Glodark Audiophile Capacitor Page

You should measure the ESR of electrolytic capacitors to determine whether they need to be replaced. This can be carried out in-circuit provided that:

  • 1. You have an ESR meter (!)
  • 2. No capacitor is directly in parallel with any other.
  • 3. You make sure the voltages are fully discharged first.


  • 1. ESR meters available from Dick Smith electronics in Australia, SatCure in the UK and various US companies.
  • 2. If capacitors are connected in parallel, disconnect one end to measure.
  • 3. Leave amp unplugged for an hour then connect a 10R/2Watt resistor across each capacitor for a second to ensure it is discharged fully.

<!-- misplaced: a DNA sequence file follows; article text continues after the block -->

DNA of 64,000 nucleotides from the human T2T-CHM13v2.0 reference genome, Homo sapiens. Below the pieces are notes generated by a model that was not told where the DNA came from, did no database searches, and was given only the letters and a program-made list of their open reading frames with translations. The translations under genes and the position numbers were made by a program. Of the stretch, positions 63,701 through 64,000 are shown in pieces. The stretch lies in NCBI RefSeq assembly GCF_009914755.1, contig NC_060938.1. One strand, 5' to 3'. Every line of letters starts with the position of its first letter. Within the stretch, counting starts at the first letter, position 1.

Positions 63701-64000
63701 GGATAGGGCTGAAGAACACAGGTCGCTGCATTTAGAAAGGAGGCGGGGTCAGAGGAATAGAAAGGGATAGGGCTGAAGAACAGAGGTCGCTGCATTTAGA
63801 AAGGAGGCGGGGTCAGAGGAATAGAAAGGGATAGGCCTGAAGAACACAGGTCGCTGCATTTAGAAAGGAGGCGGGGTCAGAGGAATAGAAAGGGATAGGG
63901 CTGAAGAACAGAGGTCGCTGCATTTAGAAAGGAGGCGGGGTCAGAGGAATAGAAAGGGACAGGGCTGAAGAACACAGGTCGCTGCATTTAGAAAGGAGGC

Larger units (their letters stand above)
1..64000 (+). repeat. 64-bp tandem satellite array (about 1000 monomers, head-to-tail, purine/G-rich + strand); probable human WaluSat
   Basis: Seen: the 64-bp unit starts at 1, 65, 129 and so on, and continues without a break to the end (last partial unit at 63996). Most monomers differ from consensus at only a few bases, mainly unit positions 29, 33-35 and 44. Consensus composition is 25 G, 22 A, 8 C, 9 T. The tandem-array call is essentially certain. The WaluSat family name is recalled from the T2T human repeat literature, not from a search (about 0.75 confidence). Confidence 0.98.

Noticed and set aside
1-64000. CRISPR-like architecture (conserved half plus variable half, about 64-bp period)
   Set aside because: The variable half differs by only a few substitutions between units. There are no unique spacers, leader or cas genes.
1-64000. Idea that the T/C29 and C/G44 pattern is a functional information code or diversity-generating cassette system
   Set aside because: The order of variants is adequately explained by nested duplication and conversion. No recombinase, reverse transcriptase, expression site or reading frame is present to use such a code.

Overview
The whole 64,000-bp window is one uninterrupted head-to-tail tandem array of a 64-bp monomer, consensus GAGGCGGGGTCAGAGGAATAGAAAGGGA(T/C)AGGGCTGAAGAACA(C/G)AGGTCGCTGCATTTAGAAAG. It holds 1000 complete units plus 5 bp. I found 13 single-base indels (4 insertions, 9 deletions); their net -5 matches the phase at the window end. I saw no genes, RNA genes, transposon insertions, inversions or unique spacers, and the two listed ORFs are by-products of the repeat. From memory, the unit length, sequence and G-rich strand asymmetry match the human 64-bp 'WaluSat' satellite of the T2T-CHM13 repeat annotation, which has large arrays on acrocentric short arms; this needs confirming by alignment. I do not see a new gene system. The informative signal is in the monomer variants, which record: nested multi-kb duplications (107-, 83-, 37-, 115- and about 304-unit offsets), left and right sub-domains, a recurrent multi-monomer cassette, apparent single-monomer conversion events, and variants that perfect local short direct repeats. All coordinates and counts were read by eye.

Capacitors have a temperature/time rating. For example 85'C/4000 means that a capacitor will withstand typically 85' Centigrade for 4000 hours before serious degradation sets in. Derate according to actual temperature. Don't be fooled by the temperature rating. A 105'C/2000 is no better than a 85'C/4000.

In equipment that runs warm in a centrally-heated room, you can expect a life of between 1 year and 6 years for electrolytic capacitors. (Work it out - how many years is 4000 hours?)

Most amps are over designed so they will tolerate quite severe degradation before the effects become audible. You could use an amp for a dozen years before you notice a problem.


Be *sure* to use the correct type of capacitor. There's no point in replacing an Ultra-low ESR capacitor in a power supply with a "high quality" one with "gold-plated wires" if it actually has a worse electrical or temperature/time specification!

However, for capacitors used in front-end circuits, low leakage is more important than low ESR so measure leakage current.

More about capacitors

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